11. The assemblage of claim 10 wherein said polycarbonate is a bisphenol A polycarbonate.
12. The assemblage of claim 11 wherein said bisphenol A polycarbonate comprises recurring units having the formula ##STR7## wherein n is from about 100 to about 500.
13. The assemblage of claim 10 wherein said support of said dye-receiving element is poly(ethylene terephthalate) having a white pigment incorporated therein.
Description

This is a continuation-in-part application of U.S. Ser. No. 813,200 by Vanier et al, filed Dec. 24, 1985 entitled "SUPPORT FOR DYE-RECEIVING ELEMENT USED IN THERMAL DYE TRANSFER", now abandoned.

This invention relates to dye-receiving elements used in thermal dye transfer, and more particularly to the use of a support having theron a dye image-receiving layer comprising a polycarbonate having a number average weight of at least about 25,000.

In recent years, thermal transfer systems have been developed to obtain prints from pictures which have been generated electronically from a color video camera. According to one way of obtaining such prints, an electronic picture is first subjected to color separation by color filters. The respective color-separated images are then converted into electrical signals. These signals are then operated on to produce cyan, magenta and yellow electrical signals. These signals are then transmitted to a thermal printer. To obtain the print, a cyan, magenta or yellow dye-donor element is placed face-to-face with a dye-receiving element. The two are then inserted between a thermal printing head and a platen roller. A line-type thermal printing head is used to apply heat from the back of the dye-donor sheet. The thermal printing head has many heating elements and is heated up sequentially in response to the cyan, magenta and yellow signals. The process is then repeated for the other two colors. A color hard copy is thus obtained which corresponds to the original picture viewed on a screen. Further details of this process and an apparatus for carrying it out are contained in U.S. Pat. No. 4,621,271 by Brownstein entitled "Apparatus and Method For Controlling A Thermal Printer Apparatus," issued Nov. 4, 1986, the disclosure of which is hereby incorporated by reference.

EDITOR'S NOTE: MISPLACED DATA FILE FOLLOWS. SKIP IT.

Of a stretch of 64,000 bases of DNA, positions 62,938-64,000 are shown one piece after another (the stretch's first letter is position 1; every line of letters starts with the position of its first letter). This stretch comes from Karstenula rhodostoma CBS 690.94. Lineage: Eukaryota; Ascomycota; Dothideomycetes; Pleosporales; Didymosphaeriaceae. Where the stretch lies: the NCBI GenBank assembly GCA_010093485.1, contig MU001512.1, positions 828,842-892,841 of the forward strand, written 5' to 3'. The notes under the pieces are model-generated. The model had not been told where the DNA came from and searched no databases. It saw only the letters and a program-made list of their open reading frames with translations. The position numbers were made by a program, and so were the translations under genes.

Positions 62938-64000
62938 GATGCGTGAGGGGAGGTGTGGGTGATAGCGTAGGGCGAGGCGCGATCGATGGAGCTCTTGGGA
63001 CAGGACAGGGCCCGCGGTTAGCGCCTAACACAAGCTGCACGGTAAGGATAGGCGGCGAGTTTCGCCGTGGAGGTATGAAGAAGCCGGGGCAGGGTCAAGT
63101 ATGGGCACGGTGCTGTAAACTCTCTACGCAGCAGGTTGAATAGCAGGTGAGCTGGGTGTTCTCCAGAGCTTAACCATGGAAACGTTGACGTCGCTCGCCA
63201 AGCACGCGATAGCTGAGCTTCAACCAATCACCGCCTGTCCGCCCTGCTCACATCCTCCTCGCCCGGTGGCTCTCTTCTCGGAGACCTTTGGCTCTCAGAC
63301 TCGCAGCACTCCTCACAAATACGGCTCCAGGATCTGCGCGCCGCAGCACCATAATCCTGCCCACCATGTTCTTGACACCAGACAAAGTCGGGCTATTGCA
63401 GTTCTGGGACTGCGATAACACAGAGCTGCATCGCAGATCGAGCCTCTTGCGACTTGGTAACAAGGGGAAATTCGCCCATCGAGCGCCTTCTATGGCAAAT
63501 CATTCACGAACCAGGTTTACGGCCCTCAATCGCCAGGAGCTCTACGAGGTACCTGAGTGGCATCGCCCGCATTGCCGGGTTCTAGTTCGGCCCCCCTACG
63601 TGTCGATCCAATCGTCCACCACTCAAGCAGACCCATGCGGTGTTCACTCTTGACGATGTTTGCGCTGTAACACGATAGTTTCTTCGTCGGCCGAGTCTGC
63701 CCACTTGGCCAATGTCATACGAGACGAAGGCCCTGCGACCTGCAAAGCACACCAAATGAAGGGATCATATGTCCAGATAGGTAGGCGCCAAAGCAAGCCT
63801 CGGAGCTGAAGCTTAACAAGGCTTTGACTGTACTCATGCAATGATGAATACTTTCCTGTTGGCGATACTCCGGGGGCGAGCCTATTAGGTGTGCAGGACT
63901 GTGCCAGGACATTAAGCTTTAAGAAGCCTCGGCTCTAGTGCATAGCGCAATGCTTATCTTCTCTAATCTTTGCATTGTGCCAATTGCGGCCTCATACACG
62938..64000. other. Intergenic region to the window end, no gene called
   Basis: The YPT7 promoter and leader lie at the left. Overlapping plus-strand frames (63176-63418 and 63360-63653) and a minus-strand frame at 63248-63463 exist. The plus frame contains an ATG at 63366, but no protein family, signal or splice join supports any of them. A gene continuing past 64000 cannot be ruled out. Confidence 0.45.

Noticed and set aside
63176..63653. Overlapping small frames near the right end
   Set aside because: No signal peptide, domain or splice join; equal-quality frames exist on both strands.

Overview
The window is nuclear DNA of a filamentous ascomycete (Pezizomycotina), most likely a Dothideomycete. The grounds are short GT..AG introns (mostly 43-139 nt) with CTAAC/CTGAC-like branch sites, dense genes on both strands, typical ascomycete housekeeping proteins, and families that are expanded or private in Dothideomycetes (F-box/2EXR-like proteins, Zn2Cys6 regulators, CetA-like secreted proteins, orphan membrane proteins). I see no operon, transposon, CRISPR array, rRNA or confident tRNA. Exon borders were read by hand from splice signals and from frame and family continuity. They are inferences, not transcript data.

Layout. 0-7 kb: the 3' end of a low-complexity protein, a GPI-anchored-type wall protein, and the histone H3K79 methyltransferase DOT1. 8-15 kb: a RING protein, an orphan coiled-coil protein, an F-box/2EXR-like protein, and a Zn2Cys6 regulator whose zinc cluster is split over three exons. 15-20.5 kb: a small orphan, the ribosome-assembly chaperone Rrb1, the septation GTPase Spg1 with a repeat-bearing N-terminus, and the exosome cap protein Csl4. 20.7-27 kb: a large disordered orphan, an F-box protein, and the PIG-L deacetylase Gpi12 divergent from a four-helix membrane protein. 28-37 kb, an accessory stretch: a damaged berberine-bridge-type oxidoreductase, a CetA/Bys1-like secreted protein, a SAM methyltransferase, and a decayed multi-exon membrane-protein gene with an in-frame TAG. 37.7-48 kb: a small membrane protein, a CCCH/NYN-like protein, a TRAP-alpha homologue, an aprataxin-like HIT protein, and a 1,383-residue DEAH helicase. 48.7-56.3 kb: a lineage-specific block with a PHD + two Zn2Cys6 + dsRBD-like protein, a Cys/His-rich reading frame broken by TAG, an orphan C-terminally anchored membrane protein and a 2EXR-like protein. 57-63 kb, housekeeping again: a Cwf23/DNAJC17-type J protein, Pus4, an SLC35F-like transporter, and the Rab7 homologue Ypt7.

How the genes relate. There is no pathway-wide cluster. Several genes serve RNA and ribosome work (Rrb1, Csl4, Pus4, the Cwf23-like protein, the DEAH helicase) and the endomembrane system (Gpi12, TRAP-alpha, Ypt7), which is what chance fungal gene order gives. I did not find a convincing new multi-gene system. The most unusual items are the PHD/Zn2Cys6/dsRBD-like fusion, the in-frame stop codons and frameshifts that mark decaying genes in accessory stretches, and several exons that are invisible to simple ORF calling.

In Japanese laid open publication number 19,138/85, an image-receiving element for thermal dye transfer printing is disclosed. The dye image-receiving layer disclosed comprises a polycarbonate containing a plasticizer. The specific polycarbonates employed have a relatively low average molecular weight.

While polycarbonate is a desirable material for a dye-image receiving layer because of its effective dye compatibility and receptivity, there is a problem with employing the specific polycarbonates disclosed in the above reference since they have been found to be quite susceptible to thermal surface deformation. This occurs because of the heating and pressure contact within the nip between the thermal print head and a rubber roller, which causes the raised/depressed pattern of the thermal print head to be embossed upon the receiving layer. Additional distortion of the receiving layer may also occur from differential heating. The rough relief image on the surface of the receiving layer results in an undesirable differential gloss and could also result in a maximum density loss in extreme cases.